Some of the students came from far off cities and towns in Kansas. Nickerson is about 2 hours and 45 minutes away so it takes more than a full day out of the schedules of students and teachers. Ernst, however, sees a benefit in taking this time.

“I think sometimes the kids who tend to really get into reading and enjoy reading, they’re more introverted,” Ernst said.

Ernst said that students have pretty busy schedules at school and out of school and don’t necessarily have a lot of time for books.

“[It’s good] taking a day for all of them to get to be able to get together and talk about books,” Ernst said.

Every year the festival brings authors to come speak, and this year the featured author was Melanie Crowder.

“I write books for young readers,” Crowder said. “Some of [the books] are for middle readers, which is upper elementary to middle school and some of [the books] are young adult.”

The event opened with a presentation by Crowder where she went into some of her reasons for writing and some of the processes she goes through when writing. One area she talked about was that of researching. Her book “Audacity” is a historical fiction novel about the labor movement centered around the real person Clara Lemlich. Crowder spoke about the importance of using resources, such as libraries and librarians when doing research.

“Our public libraries are this wealth that I don’t think we use as much as we could be,” Crowder said. “Librarians are such a resource in not only whatever their specialty is, but also they have this network that can connect us to libraries all across the country.”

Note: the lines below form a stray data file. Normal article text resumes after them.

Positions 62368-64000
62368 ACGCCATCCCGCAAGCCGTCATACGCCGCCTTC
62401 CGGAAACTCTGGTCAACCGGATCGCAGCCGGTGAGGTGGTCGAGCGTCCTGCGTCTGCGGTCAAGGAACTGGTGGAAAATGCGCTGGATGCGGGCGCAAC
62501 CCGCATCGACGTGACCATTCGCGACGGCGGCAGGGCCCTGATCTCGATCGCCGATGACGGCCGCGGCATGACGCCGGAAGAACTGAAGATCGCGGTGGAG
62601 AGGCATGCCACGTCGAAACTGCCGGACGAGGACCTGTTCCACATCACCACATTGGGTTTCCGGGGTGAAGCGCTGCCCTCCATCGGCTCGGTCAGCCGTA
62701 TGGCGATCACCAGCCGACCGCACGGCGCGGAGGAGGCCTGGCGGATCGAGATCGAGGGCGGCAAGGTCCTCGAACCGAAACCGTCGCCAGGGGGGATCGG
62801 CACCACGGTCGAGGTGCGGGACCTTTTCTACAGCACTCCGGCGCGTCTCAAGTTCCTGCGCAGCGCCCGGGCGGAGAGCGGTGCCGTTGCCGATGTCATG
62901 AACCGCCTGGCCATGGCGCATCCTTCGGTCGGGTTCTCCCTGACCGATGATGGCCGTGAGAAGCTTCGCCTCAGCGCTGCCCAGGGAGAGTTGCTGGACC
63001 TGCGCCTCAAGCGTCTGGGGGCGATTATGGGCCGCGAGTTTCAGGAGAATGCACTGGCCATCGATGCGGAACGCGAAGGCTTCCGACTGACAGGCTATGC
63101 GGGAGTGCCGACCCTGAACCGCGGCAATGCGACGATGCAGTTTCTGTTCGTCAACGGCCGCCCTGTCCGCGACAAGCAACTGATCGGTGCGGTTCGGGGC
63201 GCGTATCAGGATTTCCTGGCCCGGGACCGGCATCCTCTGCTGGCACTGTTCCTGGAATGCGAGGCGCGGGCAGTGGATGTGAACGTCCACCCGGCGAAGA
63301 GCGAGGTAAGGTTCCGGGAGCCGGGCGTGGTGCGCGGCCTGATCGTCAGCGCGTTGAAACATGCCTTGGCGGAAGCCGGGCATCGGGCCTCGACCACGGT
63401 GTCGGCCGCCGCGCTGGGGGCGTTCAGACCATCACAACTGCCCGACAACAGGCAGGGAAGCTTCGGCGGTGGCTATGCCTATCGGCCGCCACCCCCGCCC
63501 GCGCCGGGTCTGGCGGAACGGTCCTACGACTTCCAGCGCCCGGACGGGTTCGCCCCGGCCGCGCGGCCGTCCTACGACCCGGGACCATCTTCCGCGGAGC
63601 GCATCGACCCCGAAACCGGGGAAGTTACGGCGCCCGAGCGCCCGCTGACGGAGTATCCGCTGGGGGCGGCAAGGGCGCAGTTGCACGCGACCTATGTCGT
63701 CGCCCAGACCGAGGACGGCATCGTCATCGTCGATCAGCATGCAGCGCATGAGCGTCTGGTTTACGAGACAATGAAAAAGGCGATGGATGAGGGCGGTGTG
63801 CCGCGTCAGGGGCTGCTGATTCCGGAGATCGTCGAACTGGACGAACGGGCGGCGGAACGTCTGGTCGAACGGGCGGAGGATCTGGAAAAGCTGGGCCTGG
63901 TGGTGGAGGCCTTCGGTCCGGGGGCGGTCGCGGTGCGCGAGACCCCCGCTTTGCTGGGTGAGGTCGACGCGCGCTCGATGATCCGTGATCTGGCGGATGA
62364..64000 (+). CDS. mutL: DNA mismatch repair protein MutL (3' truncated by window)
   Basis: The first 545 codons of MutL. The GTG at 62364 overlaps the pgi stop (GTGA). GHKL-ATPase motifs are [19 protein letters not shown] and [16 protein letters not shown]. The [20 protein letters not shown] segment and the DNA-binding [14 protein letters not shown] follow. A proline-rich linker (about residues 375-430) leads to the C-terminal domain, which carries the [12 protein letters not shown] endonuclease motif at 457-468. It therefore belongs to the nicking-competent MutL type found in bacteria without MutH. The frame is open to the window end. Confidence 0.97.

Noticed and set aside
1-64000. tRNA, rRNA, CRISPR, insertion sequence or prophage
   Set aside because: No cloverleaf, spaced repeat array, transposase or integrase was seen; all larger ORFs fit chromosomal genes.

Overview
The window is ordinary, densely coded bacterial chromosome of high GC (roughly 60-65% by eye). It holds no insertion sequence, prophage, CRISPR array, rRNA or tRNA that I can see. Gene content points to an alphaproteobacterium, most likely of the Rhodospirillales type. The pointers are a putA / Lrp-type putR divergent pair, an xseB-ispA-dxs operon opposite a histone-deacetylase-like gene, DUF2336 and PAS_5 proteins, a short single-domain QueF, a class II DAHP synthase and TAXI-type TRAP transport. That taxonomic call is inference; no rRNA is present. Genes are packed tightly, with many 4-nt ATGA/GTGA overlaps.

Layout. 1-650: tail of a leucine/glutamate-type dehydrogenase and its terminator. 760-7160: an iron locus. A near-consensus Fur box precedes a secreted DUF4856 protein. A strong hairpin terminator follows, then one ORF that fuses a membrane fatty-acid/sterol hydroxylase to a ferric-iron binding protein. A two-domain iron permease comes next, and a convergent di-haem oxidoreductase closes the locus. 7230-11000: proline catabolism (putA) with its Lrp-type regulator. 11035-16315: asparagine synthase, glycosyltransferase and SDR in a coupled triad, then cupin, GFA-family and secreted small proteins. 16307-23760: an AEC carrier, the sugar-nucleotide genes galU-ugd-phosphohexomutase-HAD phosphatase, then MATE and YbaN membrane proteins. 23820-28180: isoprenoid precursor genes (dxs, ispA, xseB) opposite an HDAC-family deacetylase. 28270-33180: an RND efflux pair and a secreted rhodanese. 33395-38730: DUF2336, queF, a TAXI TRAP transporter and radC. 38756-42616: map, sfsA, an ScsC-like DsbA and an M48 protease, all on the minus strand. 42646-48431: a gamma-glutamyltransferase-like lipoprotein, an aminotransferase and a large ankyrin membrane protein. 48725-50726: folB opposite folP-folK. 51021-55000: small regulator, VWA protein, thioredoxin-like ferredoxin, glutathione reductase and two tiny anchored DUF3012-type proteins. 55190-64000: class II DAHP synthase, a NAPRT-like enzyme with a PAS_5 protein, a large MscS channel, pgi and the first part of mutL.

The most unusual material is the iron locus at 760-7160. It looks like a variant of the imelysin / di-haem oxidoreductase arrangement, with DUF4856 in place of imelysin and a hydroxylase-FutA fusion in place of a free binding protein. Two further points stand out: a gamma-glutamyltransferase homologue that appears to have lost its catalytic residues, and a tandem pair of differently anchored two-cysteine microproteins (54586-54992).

Crowder talked about a time when she was researching for a book and looking for an obscure Bolivian document.

“The librarians were able to help me track it down at a university library across the country,” Crowder said. “I was able to get a copy to use it for research.”

Before coming to the festival, students who attended read one of Crowder’s books. Most of the younger students read “Three Pennies” while the older students read “Audacity.”

“When students come they get to interact with the authors,” Wade said. “They also have these breakout sessions where the focus is on the actual novel that they were supposed to read. [It] just gives them a different… avenue of how you engage with reading, beyond what they experience in the classroom.”

The event is also a good way to bring recognition of literature to the students, faculty and community of Washburn. Crowder said that she feels that sometimes college students get too caught up with the grown up aspect of school and reading.

“When I was an undergraduate student, I stopped reading young adult literature,” Crowder said. “I thought it was not relevant to me as an academic, as someone who was moving into important fields of work.”

She said there was a time when she was studying for an exam that she found one of her favorite books growing up in the school’s library and read it in her dorm that night.

“I had not been so happy in that entire academic year as in that moment,” Crowder said. “I would say to students, yes, you’re expanding your borders. You’re learning [and] discovering new things all the time but also take the time to take care of yourself and to come back to the things that bring you joy and honor that.”